Understanding maximum outlet pressure

Understanding maximum outlet pressure

Regular audits by the VBA highlight that plumbers are lacking in knowledge on maximum outlet pressures. 

The Victorian Building Authority (VBA) regularly undertakes risk-based compliance audits on plumbing works throughout Victoria to ensure compliance with relevant regulations under the Plumbing Code of Australia (PCA). In the most recent report, the three top audit failures were identified as a failure to provide the minimum clearance between the highest part of the burner and the range-hood or exhaust fan; appropriately marked toughened safety glass when used as a splashback, and an inability to demonstrate that the maximum outlet pressure did not exceed 500kPa for other outlets not fire-related.

The issue of non-compliance with regard to maximum outlet pressure is a recurring audit failure.

Should outlet pressure exceed 500kPa the risk is damage from water hammer, reduced life of appliances, taps and fittings and excessive noise in the system. Applicable to both hot and cold water systems under AS/NZS 3500.1 Plumbing and drainage Part 1: Water services and AS/NZS 3500.4: Plumbing and drainage Part 4: Heated water services the maximum flow rate from an outlet for showers, basins and sinks must not exceed 9L/min nor should the static pressure from the water authority exceed 500kPa.

“If the static pressure exceeds 500kPa, you will need to install a pressure regulating device,” says VBA director, technical and regulation, Joseph Genco.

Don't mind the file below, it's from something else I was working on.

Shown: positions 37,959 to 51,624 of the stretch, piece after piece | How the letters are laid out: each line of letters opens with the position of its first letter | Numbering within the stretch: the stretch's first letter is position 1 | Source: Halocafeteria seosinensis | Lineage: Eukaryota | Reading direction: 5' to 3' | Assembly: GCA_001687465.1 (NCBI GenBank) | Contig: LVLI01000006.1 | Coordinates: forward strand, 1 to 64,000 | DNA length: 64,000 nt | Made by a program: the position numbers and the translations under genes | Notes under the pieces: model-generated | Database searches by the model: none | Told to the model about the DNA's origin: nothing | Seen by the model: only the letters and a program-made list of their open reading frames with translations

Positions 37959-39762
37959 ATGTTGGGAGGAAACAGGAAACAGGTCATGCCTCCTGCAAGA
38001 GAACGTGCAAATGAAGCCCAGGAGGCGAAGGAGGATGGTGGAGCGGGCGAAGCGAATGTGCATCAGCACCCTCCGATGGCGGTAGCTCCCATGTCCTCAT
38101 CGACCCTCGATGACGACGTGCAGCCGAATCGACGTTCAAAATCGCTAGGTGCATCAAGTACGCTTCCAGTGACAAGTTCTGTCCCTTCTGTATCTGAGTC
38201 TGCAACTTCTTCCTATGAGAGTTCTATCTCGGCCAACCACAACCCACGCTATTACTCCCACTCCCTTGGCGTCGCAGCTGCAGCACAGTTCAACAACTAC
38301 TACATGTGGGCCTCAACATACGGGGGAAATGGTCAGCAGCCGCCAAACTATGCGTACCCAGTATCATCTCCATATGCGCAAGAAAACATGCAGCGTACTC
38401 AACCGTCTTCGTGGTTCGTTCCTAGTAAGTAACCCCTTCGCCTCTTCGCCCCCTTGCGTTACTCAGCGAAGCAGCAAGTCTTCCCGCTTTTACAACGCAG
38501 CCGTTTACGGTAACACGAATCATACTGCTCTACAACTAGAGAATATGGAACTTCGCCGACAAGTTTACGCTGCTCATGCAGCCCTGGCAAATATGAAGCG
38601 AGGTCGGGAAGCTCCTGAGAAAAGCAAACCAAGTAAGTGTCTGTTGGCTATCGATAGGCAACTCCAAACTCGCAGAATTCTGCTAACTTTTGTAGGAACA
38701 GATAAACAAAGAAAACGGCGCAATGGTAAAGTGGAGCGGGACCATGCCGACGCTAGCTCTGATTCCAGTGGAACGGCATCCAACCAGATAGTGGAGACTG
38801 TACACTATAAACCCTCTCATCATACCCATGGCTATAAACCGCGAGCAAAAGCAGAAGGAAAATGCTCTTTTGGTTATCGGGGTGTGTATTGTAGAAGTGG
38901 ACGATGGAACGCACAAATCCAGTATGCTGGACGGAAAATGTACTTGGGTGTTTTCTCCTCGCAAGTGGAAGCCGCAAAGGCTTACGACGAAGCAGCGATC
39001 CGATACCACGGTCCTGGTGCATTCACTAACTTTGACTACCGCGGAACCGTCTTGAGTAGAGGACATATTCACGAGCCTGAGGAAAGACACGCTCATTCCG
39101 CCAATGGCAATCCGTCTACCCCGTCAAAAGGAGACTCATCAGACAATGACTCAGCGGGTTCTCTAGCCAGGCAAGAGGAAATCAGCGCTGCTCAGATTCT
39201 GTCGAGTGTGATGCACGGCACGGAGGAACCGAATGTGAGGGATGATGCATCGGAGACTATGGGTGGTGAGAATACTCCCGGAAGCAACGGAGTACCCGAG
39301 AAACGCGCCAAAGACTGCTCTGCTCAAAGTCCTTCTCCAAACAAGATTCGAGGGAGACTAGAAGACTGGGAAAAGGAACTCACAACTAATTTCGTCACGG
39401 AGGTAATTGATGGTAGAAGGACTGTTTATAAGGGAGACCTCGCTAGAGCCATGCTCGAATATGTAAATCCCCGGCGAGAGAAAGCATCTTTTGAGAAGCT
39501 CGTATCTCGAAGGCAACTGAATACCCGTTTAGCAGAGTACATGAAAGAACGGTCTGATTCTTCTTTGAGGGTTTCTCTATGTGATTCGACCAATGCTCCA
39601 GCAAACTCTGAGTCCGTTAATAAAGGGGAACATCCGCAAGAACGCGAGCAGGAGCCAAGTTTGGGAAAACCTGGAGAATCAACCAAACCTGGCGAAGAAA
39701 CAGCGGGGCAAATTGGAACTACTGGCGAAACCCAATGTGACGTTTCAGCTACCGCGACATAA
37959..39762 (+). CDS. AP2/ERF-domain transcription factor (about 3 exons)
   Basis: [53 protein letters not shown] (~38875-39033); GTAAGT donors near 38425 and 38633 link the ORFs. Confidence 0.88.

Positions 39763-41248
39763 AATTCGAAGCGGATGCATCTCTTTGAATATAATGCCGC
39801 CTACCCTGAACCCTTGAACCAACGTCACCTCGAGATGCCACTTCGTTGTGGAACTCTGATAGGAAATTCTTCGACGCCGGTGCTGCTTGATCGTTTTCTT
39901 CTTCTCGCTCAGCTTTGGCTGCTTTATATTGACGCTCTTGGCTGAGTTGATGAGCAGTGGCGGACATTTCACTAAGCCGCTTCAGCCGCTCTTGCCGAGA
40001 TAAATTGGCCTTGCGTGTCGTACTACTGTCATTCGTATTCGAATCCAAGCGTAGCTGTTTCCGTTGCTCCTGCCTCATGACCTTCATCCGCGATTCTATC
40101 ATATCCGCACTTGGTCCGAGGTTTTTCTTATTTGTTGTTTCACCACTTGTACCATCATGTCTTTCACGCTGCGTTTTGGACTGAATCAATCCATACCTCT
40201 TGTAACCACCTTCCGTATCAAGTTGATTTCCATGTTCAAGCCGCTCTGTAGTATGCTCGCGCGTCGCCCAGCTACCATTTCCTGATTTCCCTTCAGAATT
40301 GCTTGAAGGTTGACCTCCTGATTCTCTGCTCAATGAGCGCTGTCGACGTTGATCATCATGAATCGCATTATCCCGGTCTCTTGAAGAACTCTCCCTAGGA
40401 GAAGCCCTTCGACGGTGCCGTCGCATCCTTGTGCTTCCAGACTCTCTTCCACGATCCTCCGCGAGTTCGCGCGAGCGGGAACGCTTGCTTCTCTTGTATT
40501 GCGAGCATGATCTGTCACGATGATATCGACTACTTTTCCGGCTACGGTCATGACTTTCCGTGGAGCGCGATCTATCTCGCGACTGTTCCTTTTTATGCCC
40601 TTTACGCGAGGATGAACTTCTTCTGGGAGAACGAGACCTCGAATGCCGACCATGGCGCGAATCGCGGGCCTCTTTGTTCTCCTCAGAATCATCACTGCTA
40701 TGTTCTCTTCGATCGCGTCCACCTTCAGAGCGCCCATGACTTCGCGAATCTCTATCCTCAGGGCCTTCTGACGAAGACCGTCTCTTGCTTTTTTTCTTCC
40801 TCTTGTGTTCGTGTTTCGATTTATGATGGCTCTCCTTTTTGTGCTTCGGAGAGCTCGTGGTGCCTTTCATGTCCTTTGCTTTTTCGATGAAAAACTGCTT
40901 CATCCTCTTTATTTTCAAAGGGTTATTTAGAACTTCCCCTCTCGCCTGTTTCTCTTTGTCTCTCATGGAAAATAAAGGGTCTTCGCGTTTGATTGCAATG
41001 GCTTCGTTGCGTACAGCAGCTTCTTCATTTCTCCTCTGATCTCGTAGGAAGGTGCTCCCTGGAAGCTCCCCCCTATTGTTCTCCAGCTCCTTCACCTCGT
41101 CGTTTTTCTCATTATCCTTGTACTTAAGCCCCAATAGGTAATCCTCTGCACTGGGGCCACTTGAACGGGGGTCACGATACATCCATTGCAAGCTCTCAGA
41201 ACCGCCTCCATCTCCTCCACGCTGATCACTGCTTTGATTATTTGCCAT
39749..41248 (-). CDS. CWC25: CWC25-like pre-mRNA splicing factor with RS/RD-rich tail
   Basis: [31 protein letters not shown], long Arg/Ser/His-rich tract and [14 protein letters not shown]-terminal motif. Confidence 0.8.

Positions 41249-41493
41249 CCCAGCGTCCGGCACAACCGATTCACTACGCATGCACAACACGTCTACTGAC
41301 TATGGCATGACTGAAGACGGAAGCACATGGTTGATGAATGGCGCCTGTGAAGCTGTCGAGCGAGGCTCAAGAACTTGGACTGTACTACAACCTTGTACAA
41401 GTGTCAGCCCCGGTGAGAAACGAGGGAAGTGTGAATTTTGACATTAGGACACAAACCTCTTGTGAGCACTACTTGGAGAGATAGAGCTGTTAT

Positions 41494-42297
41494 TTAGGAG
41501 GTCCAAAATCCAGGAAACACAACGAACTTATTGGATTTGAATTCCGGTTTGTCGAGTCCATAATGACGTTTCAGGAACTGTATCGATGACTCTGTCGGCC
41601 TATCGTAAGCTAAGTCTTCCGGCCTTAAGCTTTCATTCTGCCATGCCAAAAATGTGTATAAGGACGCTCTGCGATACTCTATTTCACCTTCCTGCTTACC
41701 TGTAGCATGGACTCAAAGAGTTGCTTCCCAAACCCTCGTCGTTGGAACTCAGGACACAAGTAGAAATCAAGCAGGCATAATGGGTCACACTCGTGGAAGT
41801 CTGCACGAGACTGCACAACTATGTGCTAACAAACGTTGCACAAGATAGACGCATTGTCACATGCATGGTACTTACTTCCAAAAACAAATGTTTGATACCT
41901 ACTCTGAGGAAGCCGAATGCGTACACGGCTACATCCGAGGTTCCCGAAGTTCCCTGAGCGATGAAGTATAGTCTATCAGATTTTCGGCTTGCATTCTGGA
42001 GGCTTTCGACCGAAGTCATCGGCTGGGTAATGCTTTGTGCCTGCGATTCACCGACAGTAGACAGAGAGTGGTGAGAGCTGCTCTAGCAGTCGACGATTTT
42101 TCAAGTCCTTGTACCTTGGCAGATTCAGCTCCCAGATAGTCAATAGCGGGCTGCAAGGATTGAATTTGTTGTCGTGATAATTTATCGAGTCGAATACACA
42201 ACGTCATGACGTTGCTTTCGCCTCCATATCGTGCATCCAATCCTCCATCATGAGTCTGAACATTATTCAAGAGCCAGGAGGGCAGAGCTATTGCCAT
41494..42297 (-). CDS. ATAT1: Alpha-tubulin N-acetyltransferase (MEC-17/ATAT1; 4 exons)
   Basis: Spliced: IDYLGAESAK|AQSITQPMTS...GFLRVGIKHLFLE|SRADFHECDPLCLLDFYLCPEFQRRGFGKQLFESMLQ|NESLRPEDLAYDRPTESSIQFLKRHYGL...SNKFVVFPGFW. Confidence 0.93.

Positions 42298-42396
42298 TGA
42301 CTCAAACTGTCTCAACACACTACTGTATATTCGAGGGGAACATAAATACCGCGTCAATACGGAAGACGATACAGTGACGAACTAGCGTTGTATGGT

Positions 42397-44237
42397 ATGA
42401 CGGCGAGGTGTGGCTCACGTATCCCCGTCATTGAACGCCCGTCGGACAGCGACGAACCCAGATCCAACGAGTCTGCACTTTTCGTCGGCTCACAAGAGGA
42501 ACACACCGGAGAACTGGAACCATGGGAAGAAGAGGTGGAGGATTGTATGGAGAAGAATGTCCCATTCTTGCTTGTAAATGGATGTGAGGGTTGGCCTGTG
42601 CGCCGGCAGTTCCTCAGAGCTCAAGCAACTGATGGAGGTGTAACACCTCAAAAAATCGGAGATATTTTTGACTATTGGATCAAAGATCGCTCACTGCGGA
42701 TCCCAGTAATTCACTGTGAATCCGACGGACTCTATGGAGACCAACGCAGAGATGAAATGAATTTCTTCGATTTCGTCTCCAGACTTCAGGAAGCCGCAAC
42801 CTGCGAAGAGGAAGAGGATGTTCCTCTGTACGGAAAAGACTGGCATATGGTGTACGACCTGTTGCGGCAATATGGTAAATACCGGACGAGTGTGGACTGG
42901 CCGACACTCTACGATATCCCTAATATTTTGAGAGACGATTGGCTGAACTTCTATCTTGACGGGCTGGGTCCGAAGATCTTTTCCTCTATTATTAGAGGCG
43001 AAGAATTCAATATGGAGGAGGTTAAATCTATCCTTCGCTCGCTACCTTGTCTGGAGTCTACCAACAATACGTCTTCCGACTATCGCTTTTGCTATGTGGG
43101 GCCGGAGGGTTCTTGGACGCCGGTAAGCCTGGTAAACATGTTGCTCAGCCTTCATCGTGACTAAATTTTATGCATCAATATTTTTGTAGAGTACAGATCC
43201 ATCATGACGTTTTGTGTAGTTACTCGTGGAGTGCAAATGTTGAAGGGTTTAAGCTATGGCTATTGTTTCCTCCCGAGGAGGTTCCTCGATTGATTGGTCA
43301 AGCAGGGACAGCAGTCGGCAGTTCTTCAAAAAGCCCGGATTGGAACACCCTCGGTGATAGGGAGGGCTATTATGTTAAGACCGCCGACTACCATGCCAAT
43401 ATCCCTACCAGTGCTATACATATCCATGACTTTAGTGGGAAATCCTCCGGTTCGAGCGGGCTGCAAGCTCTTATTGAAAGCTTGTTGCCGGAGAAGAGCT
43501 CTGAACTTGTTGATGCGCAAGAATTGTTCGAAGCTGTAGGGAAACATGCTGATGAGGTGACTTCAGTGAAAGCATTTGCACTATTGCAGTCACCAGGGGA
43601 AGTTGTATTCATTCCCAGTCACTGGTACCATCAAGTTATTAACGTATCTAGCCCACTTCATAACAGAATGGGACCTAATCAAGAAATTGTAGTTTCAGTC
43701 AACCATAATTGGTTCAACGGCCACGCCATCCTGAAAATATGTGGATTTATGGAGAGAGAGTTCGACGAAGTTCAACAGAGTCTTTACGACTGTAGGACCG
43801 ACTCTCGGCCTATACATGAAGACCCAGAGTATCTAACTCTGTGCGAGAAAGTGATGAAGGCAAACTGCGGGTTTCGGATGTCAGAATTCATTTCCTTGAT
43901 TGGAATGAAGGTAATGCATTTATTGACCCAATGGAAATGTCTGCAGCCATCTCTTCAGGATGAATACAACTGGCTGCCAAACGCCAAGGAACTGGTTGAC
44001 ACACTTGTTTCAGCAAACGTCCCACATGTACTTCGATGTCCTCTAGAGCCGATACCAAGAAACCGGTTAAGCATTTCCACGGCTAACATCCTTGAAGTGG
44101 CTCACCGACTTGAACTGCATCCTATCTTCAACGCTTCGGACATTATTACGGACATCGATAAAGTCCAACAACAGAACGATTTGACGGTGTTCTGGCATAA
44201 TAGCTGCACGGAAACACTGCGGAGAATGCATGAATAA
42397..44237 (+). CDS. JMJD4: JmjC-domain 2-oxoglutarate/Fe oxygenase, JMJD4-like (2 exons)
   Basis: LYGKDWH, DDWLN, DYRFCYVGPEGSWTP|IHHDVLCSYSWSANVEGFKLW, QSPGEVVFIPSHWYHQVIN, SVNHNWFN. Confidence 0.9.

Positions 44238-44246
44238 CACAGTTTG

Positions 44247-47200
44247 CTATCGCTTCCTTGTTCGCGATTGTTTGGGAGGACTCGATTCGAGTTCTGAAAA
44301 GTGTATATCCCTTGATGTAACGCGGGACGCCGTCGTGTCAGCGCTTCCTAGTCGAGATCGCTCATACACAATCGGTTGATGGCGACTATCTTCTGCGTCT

“Valves can be installed anywhere in an accessible location on the cold water lined provided this requirement is met. If full mains pressure is required at a point outside the building, install the valve downstream of those points.”

The auditing process is conducted onsite in the presence of the plumber, who will need to bring the necessary tools to carry out the audit if it is large or complex. Should the work fail the audit, a rectification notice is issued. The rectification notice provides 14 days to resolve the issue, where a second audit is undertaken.

The intent of this regulation is to ensure that the flow rate does not exceed 9L/min to improve water efficiency through tapware. To meet these objectives, the tapware manufacturer is required to supply WELS compliant products. The scheme does not apply to taps or outlets over a bath, however it is applicable to showers, tap equipment, toilets, urinals, washing machines and dishwashers. In most cases, showerheads and taps rated at three stars or more will comply. However, for low or unequal flow rates it may be necessary to use zero star rated products to achieve the required flow rates.

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